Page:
Wednesday, October 10, 2007

Kingdom Trails explained.

Still coming down from the mental high that was a weekend at Kingdom Trails today. What a sweet place to ride. I only wish it was a bit closer, at 4.5 hrs away its a little too far away (for me) to go to more than once or twice a year. Next summer I'll have to be sure to get there early in the season as well as a late season visit like this year.

For those of you who haven't had the pleasure of visiting the Kingdom Trails I'll give you a brief rundown of what to expect. First, there are two entirely different sections of the trail system, the Chamberlain Hill side and the Burke Mountain side.

The area where we did all of our riding this weekend was the Chamberlain Hill side since it was the most convenient from town, is known for drying quickly after rain and is the more flowy/fun area. We were not disappointed. This side of the mountain features tons of flowy, sometimes tight, single track meandering up and down the ridge that makes up the Chamberlain Hill area. I'd guess that all told there is about 30-ish miles of sweet singletrack over on that side. Most of it is super buff singletrack with occasional rooty sections to keep you honest (I think I saw a handful of rocks here all weekend which is very weird for new england riding but welcome for a change) and a few doubletrack connectors. Most of the trails are suitable for all levels of riders and I suspect people of all abilities would love it here. We didn't hit all of the trails but we did get in a good chunk. The one not-to-miss trail is "Sidewinder". Its basically a wooded half-pipe for bikes where you dive from one side of a steep, narrow valley to the other. Its so steep and quick that you barely have time to think and rely more on faith than anything else. If you trust it and let things go it is a total rush and I guarantee you'll want to ride back to the top and hit it again.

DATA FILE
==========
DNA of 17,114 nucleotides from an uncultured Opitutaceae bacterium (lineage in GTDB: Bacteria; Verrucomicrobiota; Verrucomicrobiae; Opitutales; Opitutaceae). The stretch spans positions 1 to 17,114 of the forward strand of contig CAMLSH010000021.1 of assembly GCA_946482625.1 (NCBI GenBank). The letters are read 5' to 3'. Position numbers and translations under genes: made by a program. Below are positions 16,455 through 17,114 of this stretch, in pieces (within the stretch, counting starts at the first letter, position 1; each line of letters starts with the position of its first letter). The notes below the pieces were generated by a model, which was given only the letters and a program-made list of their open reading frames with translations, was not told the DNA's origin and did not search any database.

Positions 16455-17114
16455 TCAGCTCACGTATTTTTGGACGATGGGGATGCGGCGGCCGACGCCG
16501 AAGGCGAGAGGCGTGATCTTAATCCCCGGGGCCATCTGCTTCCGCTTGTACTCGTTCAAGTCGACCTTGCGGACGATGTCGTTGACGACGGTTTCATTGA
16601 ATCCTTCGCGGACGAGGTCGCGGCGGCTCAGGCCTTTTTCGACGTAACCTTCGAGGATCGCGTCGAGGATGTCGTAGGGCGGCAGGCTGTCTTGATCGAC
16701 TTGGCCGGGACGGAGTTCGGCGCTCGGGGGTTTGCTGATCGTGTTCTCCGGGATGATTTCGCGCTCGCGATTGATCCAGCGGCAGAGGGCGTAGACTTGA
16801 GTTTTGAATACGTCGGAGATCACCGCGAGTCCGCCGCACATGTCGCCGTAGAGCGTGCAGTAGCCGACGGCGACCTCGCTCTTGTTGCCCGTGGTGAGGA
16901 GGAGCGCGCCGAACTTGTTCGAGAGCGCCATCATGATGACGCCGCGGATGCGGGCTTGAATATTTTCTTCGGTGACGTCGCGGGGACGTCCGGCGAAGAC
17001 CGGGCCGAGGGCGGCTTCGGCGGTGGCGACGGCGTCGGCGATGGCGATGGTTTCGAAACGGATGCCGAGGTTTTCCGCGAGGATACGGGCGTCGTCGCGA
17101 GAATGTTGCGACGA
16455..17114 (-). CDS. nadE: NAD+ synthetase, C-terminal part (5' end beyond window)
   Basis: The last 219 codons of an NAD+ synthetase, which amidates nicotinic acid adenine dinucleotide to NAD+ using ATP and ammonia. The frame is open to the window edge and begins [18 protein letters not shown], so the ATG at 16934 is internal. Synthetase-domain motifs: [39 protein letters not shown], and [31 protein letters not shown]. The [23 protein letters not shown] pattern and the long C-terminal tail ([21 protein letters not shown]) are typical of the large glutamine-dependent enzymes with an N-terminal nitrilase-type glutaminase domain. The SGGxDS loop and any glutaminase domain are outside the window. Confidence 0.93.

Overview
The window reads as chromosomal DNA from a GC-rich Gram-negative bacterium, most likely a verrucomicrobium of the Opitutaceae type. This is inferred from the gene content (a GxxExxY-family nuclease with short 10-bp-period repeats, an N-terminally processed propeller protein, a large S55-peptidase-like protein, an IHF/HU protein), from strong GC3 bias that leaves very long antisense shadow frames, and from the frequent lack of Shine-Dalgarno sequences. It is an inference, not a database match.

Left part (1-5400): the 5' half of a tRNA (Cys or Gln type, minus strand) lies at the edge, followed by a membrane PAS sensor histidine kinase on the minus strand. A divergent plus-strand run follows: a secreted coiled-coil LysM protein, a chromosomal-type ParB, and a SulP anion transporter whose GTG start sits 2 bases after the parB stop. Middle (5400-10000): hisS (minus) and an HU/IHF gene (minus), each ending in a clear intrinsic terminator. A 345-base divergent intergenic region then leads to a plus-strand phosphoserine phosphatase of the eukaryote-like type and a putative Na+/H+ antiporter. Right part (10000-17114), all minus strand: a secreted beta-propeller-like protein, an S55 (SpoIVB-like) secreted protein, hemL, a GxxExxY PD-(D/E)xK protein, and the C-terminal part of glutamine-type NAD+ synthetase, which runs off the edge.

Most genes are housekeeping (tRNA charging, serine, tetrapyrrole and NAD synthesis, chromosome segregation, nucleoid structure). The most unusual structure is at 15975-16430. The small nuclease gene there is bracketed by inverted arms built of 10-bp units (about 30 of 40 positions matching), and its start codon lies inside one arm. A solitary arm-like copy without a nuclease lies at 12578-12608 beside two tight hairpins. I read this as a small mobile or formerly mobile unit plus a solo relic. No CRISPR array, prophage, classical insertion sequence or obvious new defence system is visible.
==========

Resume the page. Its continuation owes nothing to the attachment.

We didn't ride the Burke mountain side because of the wet weather but from what I hear that is where you go if you want to get your tech on. Its advertised as the more rocky/rooty/New England style riding that we're used to around here. Since I ALWAYS ride on that type of terrain I didn't mind missing that piece but when we go again, I'm sure we'll check it out.

All in there is supposed to be about 100 miles of trail between the two sections. Seems like a bit of a stretch (sort of like how ski mountains count their trails) but even if its only 50 miles total its still well worth a visit or ten.

I forgot my camera for the weekend (drat!) but we did have a professional photographer with us snapping pics all weekend so as soon as those are available I'll be sure to post some.

4 comments:

Jason said...

sounds like a blast!

Dave said...

Rick,

Great to meet and ride with you this past weekend. your right 100 miles is a stretch. We did hit some of the better trails there with sidewinder being one of the best. We did not get to hit Toddy's which is another fun fast big berm down. the other side of the road is similar with more short ups and downs.

Maybe next year we can get you guys over to Waterbury. We have plenty of rocks and roots there for you.

rick is! said...

thanks dave for leading the way all day. hopefully my clackity-clackity hub didn't drive you too crazy. I'd love to try the riding in Waterbury as well. My first riding experience was in the Northfield area.

Dave said...

Rick the clackity-clackity didn't bother me at all...let me know where you were at all times....I just had to laugh at times when I was peddling and could still hear you hub...I was like damn that bike rolls smooth.